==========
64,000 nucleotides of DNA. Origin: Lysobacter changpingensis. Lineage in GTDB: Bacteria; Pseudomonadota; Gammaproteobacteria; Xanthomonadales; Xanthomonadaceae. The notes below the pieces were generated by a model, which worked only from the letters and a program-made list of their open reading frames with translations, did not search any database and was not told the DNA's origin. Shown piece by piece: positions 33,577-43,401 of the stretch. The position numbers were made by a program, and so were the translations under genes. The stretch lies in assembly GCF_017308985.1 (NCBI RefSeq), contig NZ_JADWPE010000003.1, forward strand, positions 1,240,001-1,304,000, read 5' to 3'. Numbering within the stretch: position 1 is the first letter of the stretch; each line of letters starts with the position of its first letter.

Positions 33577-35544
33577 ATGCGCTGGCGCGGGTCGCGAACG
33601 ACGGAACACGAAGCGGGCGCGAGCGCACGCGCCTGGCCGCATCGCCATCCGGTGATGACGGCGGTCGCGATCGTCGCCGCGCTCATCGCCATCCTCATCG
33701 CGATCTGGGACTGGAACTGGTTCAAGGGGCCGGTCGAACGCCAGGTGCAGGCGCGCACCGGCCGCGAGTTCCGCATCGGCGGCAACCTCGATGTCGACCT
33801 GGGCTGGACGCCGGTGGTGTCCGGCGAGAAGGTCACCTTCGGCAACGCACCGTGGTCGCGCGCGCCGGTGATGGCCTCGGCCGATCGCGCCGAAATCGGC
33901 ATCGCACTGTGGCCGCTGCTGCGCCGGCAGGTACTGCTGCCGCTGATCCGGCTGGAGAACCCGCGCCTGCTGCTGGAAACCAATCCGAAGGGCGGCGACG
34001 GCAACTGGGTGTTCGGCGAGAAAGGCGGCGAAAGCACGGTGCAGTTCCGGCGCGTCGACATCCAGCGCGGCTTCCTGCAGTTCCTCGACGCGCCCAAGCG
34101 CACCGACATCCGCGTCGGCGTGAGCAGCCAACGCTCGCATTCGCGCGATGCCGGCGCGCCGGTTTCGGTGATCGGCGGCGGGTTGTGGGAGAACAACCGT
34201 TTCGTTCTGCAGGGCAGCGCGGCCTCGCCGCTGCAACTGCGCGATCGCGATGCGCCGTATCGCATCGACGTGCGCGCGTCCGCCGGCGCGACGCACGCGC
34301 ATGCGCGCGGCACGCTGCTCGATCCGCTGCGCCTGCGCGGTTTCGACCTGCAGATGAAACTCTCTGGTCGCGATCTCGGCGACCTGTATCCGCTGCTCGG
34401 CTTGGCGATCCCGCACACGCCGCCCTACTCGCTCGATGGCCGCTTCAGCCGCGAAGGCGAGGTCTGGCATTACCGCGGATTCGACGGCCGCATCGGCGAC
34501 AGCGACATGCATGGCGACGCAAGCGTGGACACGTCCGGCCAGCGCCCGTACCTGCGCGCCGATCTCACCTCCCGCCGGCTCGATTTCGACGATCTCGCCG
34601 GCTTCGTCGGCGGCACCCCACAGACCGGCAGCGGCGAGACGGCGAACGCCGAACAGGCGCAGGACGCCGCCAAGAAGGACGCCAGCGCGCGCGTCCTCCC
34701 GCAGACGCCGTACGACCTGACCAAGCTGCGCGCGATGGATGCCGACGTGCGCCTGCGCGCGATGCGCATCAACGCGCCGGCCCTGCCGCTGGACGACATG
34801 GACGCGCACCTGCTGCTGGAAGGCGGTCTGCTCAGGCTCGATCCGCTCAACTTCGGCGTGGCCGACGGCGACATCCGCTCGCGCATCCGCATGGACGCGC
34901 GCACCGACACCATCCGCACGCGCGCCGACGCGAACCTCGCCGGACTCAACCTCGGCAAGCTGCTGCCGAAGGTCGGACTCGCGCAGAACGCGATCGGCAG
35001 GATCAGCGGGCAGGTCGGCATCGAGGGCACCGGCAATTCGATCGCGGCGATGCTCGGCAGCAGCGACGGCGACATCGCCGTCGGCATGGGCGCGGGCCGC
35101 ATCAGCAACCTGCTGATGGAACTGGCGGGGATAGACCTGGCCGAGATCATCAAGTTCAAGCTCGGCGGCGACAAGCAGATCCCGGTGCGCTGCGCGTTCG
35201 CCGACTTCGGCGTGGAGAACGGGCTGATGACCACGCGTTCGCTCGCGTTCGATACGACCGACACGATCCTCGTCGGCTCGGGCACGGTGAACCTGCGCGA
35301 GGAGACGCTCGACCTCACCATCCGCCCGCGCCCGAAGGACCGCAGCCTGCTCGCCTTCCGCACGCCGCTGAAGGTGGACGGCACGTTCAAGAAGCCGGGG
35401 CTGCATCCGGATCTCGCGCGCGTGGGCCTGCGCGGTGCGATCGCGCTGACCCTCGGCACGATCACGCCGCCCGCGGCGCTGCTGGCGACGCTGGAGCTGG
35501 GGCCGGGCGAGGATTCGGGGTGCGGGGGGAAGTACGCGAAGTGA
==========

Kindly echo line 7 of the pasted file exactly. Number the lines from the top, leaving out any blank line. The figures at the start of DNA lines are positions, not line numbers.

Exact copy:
33901 ATCGCACTGTGGCCGCTGCTGCGCCGGCAGGTACTGCTGCCGCTGATCCGGCTGGAGAACCCGCGCCTGCTGCTGGAAACCAATCCGAAGGGCGGCGACG